Chemotherapy, General and Specific Drugs
World Small Animal Veterinary Association World Congress Proceedings, 2015
T. Kobayashi, DVM, DACVIM (Oncology)
Japan Small Animal Cancer Center, Tokorozawa, Japan

General Information

1.  Dose intensity: The aim of chemotherapy is to administer the maximum possible doses at the shortest possible dosing interval (dose intensity). Any decrease in the administered dose can result in a significant reduction in drug efficacy. Giving optimal doses is very important.

2.  Remission status: The clinical measurements of the tumor response to cancer chemotherapy are useful for predicting the impact of treatment on the extent of disease or time interval of tumor control. Conventional measures of treatment response include:

 Complete remission (CR) is the complete disappearance of the tumor and symptoms of disease.

 Partial remission/response (PR) is a ≥ 50% of decrease in tumor volume or decrease of > 30% in tumor maximum diameter.

 Stable disease (SD) is neither an increase nor a decrease in tumor size or disease symptoms.

 Progressive disease (PD) is a > 25% increase in tumor volume, > 20% increase of tumor maximum diameter, or appearance of new lesions.

3.  Side effects: The most clinically important toxicoses include bone marrow suppression, alopecia, and gastrointestinal (BAG adverse effects), perivascular slough (extravasation), cystitis, hypersensitivity and cardiac toxicity. Specific side effects for each drug will be discussed below.

Specific Drugs

1.  Carboplatin (CBDCA)

 Class: Platinum compounds

 Indication: Carcinoma and melanoma in dogs and cats, canine osteosarcoma, feline vaccine-site sarcoma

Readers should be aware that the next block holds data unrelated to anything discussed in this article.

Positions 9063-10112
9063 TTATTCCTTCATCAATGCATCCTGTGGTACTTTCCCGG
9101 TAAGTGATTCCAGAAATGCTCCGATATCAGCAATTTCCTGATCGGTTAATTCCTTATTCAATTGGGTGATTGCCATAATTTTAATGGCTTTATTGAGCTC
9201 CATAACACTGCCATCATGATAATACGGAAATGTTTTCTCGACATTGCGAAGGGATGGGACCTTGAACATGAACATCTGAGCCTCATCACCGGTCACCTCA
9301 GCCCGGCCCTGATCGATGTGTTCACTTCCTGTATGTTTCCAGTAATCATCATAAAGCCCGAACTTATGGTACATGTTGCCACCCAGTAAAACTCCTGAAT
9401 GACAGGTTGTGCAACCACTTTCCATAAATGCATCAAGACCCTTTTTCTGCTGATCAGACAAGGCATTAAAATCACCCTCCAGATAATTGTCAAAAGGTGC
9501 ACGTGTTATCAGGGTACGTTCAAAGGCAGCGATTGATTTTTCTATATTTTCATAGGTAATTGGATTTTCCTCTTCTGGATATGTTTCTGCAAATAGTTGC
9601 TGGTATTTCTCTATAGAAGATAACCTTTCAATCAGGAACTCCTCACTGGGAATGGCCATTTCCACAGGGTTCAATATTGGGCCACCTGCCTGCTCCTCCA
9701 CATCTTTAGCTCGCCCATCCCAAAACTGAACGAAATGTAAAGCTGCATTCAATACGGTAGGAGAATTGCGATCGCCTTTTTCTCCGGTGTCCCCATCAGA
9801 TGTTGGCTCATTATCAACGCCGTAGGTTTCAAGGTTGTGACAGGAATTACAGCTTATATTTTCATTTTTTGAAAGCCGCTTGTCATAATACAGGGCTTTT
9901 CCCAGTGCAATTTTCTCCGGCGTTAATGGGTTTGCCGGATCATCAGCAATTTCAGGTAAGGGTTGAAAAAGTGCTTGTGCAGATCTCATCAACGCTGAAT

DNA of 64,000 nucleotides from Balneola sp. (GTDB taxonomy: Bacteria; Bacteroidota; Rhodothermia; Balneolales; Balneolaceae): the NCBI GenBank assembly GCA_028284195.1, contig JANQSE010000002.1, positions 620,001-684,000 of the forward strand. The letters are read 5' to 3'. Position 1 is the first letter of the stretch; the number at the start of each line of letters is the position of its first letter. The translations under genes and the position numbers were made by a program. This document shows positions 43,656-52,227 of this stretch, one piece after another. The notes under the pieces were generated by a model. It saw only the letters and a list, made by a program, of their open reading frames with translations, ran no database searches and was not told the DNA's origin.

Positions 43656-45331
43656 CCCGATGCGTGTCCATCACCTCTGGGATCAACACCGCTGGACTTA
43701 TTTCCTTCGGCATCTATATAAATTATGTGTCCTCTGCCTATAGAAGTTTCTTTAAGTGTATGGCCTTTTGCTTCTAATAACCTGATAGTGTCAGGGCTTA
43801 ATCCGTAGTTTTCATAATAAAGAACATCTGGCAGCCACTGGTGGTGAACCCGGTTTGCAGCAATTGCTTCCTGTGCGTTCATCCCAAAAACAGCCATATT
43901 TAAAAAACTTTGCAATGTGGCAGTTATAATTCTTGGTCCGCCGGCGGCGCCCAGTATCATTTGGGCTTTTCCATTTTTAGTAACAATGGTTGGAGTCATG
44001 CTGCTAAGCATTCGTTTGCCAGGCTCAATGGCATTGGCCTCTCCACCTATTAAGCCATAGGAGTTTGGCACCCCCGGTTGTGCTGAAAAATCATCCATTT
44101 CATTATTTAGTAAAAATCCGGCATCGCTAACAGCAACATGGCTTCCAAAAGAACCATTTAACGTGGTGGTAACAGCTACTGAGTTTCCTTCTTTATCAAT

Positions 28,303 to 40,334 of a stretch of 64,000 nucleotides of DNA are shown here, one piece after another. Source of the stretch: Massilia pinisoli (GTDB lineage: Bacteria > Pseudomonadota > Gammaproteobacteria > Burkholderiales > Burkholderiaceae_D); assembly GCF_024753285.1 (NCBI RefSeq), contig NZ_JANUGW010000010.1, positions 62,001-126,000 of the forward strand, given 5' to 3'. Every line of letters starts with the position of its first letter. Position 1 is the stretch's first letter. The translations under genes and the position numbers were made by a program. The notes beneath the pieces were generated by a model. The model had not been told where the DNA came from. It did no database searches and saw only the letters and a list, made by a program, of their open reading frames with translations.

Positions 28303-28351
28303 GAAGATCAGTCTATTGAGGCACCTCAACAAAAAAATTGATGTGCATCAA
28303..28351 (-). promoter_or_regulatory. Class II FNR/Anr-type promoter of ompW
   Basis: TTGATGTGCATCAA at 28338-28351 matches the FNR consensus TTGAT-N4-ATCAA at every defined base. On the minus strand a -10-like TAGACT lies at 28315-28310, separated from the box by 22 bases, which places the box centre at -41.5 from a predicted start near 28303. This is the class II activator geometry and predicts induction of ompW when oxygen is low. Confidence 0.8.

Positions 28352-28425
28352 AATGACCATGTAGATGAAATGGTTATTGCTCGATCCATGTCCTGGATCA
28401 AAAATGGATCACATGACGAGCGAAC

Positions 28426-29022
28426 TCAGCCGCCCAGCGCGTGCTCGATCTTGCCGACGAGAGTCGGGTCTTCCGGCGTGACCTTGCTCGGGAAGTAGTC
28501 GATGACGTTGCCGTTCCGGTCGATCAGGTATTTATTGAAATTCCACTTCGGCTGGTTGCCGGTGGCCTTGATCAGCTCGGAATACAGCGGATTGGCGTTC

Routes: Intravenous, intralesional, intracavitary

 Duration: 5–10 minutes slow push or 30 minutes infusion

 Dosage: Small dog breeds: 200–250 mg/m2 q 3 wk; middle dog breeds: 250–300 mg/m2 q 3 wk; large dog breeds: 300–350 mg/m2 q 3 wk; cats: 200–225 mg/m2 q 3 wk

 Toxicities: Mainly myelosuppression (neutrophil nadir at day 14)

 Metabolism/excretion: Predominantly excreted in the urine

 Precautions: Use with caution in dogs and cats with reduced kidney function; must be diluted with 5% dextrose in water; CBC is required every week

 Cost: $$$

2.  Cisplatin (CDDP)

 Class: Platinum compounds

 Indication: Various carcinoma, canine osteosarcoma, mesothelioma (intracavitary)

 Routes: Intravenous, intralesional, intracavitary

 Duration: 20 minutes infusion; must be given along with high rate of intravenous saline diuresis before and after administration

 Dosage: Dogs only; 50–70 mg/m2 q 3 wk

 Toxicities: Myelosuppression (neutrophil nadir at day 5 and day 16), vomiting, nephrotoxicity, neurotoxicity including ototoxicity

 Metabolism/excretion: Predominantly excreted in the urine

 Precautions: Use with caution in dogs with reduced kidney function; smaller dogs may be at increased risk for toxicity; fatal to cats!

 Cost: $$

3.  Cyclophosphamide (CPA)

 Class: Alkylating agents

 Indication: Lymphoma and lymphocytic leukemia in dogs and cats; metronomic chemotherapy

 Routes: Intravenous, per os (PO)

 Duration: Bolus administration

 Dosage: Dogs: 250 mg/m2 intravenous or 50 mg/m2 PO 4 days/week as a part of lymphoma protocol, or 15 mg/m2 PO q 24 h as a metronomic therapy; cats: 10 mg/kg intravenous as a part of lymphoma protocol

 Toxicities: Myelosuppression (neutrophil nadir at day 7–10); anorexia and vomiting may begin 6 hours after administration intravenously, sterile hemorrhagic cystitis

 Metabolism/excretion: Require in vivo activation. Cyclophosphamide and its metabolites are excreted by the kidney.

 Precautions: Teratogenic and do not crush cyclophosphamide tablets

 Cost: $

4.  Vincristine (VCR)

 Class: Plant alkaloids

 Indication: Lymphoma and lymphocytic leukemia in dogs and cats, transmissible venereal tumor